These words of realism and candour addressed to a general reader, would not occur within the public forum of Wales

Organisations are adaptive systems to which the Second Law of Thermodynamics applies. They decay in the absence of negative feedback. This is the source of energy that acts against entropy. Boards should best compose themselves to embrace a diversity of views, voices being welcome to contribute trenchantly from a perspective that is systemic, syncretic, ecological. .

Institutions speak and their words reveal much. Organisations have origin stories. These are treasured and embellished. The National Theatre of Wales has an origin story with which it is uncomfortable. Until the new management arrived, the entry on Wikipedia started with a blatant untruth. It is ill at ease culturally with where it came from. To be ill at ease with the past is to be ill at ease with present and future.

Organisations are teleological. They have a purpose. The article on this site of 23rd February 2020 last year was about the beneficiary doctrine.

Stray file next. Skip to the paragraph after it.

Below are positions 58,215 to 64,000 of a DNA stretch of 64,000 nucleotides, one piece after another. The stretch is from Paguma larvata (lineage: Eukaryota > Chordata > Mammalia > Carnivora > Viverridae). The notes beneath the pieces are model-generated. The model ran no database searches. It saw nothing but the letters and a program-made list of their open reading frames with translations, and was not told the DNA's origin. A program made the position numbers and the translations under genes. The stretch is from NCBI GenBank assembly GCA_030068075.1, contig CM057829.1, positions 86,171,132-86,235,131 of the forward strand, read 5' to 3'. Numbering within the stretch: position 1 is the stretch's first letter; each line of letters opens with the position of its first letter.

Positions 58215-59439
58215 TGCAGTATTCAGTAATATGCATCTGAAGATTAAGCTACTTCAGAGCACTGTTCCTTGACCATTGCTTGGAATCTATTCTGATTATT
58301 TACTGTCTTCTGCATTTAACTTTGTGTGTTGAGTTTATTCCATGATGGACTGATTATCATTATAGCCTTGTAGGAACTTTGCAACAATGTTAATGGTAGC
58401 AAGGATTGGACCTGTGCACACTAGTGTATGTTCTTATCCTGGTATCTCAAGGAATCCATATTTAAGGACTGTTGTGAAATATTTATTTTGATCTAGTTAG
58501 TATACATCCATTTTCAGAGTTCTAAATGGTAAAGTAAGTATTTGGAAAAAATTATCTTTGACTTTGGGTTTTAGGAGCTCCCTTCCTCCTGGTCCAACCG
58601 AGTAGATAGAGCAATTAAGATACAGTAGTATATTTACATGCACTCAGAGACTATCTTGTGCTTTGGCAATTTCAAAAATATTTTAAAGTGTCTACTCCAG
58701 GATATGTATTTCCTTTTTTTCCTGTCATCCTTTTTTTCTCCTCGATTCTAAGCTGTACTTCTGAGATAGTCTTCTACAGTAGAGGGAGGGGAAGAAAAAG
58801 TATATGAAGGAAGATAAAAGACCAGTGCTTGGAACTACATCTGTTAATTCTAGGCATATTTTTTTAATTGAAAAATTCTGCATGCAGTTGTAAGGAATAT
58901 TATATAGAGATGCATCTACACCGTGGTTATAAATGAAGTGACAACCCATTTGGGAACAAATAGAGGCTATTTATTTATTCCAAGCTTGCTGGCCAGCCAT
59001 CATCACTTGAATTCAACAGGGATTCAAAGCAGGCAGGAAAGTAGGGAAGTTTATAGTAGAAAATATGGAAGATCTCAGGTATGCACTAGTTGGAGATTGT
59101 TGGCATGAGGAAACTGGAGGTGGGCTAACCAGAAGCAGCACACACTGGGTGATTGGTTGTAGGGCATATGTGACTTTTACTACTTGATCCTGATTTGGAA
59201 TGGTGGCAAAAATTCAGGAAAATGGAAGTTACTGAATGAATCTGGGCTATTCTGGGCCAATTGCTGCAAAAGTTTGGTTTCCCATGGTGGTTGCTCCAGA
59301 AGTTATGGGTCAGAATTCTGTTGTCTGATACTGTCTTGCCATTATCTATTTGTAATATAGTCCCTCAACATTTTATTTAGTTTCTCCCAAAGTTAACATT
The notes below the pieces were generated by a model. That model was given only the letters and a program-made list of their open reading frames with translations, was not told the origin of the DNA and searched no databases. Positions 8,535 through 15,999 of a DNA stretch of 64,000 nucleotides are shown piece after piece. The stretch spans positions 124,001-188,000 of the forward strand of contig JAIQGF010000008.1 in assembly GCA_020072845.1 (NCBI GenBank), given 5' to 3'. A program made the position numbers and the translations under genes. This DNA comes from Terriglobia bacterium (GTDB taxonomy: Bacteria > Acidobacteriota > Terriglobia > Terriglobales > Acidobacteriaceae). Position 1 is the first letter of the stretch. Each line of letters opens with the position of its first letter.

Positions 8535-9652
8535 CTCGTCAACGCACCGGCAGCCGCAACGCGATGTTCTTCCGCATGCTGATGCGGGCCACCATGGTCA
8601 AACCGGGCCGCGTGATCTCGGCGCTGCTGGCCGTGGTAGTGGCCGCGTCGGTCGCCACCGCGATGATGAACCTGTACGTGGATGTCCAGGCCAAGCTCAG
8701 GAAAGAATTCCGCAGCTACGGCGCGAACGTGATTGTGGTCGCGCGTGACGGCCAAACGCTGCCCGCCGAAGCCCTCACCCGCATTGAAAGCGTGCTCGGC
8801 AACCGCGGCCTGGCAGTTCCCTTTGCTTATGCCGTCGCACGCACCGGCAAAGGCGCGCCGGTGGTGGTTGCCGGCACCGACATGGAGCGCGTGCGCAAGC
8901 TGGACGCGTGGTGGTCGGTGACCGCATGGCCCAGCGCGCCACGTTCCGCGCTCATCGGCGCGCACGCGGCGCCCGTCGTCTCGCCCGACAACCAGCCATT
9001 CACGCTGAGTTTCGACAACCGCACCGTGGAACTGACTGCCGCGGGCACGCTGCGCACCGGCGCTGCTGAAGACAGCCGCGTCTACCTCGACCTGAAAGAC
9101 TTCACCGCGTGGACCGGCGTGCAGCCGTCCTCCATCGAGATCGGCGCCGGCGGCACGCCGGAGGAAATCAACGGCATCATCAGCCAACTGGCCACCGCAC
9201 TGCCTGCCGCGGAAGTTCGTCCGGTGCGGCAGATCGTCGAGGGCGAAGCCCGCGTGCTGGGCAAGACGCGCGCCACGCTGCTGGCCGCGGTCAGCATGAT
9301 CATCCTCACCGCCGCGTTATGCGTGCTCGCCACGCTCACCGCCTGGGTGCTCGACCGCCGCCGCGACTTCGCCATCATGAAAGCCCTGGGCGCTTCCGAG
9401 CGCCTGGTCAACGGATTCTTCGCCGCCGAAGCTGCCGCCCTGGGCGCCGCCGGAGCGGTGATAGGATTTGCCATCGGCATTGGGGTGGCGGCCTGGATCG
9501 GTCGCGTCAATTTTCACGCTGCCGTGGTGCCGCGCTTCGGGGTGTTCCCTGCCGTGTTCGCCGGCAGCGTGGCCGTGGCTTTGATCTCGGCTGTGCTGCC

“Organisations are artifices, teleological, formed to benefit certain people, specific and nameable.”

“An organisation is a group of people acting together to generate a satisfactory benefit for its intended beneficiaries...No organisation should serve more than one set of homogeneous set of intended beneficiaries- that is, the person or persons for whose benefit the organisation was originally formed or for whom it now exists should be unequivocally defined and limited to one set, class or category of people.

“No organisation should include any incidental beneficiary, or stakeholder, or interest group among its intended beneficiaries. The more unambiguous and consistently its intended beneficiaries are identified the more effective an organisation is likely to be seen to be.”